FAQs (Frequently Asked Questions)
- uses the DCCA and/or RICO website to research a service provider; and/or
- checks the service provider’s online reviews; and/or
- asks the provider for references and then follows up on the information; and/or
- obtains more than 1 opinion or quote for a job; and/or
- communicates regularly or often with the service provider;
the consumer will never unknowingly hire an unlicensed person nor is the person likely to end up in a dispute with the licensed professional or tradesperson that they hired for the job.
- Money is not required. There is no fee or charge to file a complaint or report unlicensed activity.
- An attorney or representative is not necessary, but one can file a complaint on a person’s behalf.
- Immediacy is encouraged but not required. Consumers can try to resolve the issue or dispute through “Self-Help.”
- Organization helps. Gather, organize and photocopy relevant paperwork such as contracts, emails, photographs, invoices, records of payment, etc., and then include the copies with the complaint.
- A signature is needed. Review carefully and then date and sign the complaint form.
- Include the records authorization for health matters. Sign and include the authorization to release health records form when filing complaints against licensed healthcare providers.
- Confidential & non-confidential information. The information and records provided to support or defend a RICO complaint are not made public unless disclosure is required by law or will aid in RICO’s enforcement. The complainant’s identity, and the allegations and claims they make, are disclosed to the respondent.
- Intake by the Consumer Resource Center. Complaints are screened for jurisdiction and appropriateness by an investigator in the Consumer Resource Center (Center) who is familiar with the licensing laws governing the regulated industries. If the complaint meets the jurisdictional threshold and is appropriate for RICO review, it could be investigated fully by the intake investigator and then referred to the Legal section for review, or referred to the Field section for further handling.
- Field investigations. Complaints that may involve licensing law violations are handled by the Field Section. They review information and gather evidence and may refer matters that involve potential licensing law violations to the Legal Section for further review.
- Legal review and enforcement. Attorneys in the legal section review complaints for possible enforcement action such as discipline in the case of licensees, or the filing of a lawsuit in the case of unlicensed activity.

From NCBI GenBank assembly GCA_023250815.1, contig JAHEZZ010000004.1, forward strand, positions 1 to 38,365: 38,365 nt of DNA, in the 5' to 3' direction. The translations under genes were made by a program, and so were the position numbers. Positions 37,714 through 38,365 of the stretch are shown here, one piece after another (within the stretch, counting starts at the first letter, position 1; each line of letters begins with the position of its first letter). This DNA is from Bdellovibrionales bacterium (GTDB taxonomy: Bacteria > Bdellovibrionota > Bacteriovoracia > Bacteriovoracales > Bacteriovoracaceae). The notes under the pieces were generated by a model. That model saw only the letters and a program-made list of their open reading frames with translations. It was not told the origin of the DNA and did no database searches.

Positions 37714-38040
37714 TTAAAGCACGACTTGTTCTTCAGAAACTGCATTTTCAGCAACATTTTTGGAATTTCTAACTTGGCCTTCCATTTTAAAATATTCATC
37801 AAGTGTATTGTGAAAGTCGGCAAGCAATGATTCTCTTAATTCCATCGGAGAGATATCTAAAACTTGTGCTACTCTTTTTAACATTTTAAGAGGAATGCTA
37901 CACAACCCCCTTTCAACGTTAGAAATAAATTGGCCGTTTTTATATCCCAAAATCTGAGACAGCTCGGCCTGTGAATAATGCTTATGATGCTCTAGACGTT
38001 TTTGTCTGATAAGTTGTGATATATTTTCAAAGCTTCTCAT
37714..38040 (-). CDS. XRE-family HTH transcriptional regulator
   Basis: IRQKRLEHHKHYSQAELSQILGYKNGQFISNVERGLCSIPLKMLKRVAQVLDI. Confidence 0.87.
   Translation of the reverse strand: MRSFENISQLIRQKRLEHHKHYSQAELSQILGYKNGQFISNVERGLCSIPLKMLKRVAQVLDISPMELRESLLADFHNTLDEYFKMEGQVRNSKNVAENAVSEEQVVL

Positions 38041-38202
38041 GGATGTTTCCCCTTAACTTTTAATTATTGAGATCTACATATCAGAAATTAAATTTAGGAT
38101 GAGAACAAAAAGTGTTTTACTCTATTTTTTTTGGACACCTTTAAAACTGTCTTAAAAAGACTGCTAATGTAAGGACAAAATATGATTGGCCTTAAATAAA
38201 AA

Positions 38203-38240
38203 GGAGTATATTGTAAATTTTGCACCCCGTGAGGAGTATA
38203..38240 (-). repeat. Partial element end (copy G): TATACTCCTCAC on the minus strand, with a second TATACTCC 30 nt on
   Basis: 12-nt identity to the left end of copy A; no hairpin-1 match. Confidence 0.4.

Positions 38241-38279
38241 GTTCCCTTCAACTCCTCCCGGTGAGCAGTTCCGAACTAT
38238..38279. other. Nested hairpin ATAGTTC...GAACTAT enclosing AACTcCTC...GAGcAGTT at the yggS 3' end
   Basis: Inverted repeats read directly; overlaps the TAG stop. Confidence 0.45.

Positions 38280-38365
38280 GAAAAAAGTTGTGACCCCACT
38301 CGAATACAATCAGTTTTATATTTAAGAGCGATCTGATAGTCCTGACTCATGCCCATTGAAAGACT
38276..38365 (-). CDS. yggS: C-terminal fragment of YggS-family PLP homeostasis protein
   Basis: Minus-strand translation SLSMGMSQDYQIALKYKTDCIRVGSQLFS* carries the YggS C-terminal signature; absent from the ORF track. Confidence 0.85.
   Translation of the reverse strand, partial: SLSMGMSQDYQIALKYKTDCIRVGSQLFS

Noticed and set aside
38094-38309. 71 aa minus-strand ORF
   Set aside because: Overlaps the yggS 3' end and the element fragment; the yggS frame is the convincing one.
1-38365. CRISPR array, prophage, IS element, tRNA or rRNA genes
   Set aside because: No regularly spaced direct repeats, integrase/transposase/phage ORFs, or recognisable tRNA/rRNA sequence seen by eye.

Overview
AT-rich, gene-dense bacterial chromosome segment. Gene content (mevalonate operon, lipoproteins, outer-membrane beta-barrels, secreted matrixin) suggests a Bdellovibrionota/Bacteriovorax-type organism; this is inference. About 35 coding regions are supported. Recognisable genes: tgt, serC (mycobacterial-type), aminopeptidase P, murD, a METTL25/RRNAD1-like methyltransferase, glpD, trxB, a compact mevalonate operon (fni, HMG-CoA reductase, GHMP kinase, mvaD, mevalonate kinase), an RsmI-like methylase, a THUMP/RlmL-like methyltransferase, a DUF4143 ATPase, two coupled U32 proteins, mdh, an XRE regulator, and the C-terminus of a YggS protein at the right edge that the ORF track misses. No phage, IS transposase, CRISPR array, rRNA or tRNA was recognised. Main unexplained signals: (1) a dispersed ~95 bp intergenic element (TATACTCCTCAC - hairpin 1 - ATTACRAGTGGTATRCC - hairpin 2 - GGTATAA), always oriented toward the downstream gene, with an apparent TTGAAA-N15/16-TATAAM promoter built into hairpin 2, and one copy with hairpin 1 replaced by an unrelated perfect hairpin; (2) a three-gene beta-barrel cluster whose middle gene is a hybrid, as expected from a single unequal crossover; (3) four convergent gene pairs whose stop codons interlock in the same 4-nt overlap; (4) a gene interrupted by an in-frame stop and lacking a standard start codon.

- The person filing a complaint is the complaining witness and they may be contacted by an investigator to acknowledge receipt of the complaint, to schedule an interview, or to get or clarify information. Complainants may also be called upon to testify if the Legal section prosecutes a licensee or unlicensed person based on the complaint.
Complainants do not determine the course or scope of the investigation, but they will receive status updates.
Complainants are not clients of RICO so the RICO investigators and attorneys do not represent them. RICO represents the interests of the State of Hawaii as a whole by looking out for the health, safety and welfare of all consumers of services offered in a regulated industry.
- Respondents. The person against whom a complaint is filed is the responding party. Respondents are contacted by the RICO investigator and given an opportunity to respond in writing to the allegations that have been made and to produce information and documents in their defense.
Respondents do not determine the course or scope of a RICO investigation, but they will receive status updates.
- Anonymous filers. Persons who file a complaint or report unlicensed activity but choose not to disclose their identity, or decline to be affiliated with a complaint, will not receive updates on the matter.
Even when a complaint makes it past the intake investigator’s screening, many are closed for a variety of good reasons too, including lack of credible evidence to support a violation, lack of jurisdiction, the parties were able to resolve their dispute on their own or through alternative dispute resolution, the complainant chooses to withdraw a matter, the issue has been addressed in a civil lawsuit between the parties, an education contact or warning issued, enforcement action had been taken previously, the complainant or another important witness is no longer cooperating, or the matter was referred to another organization or agency.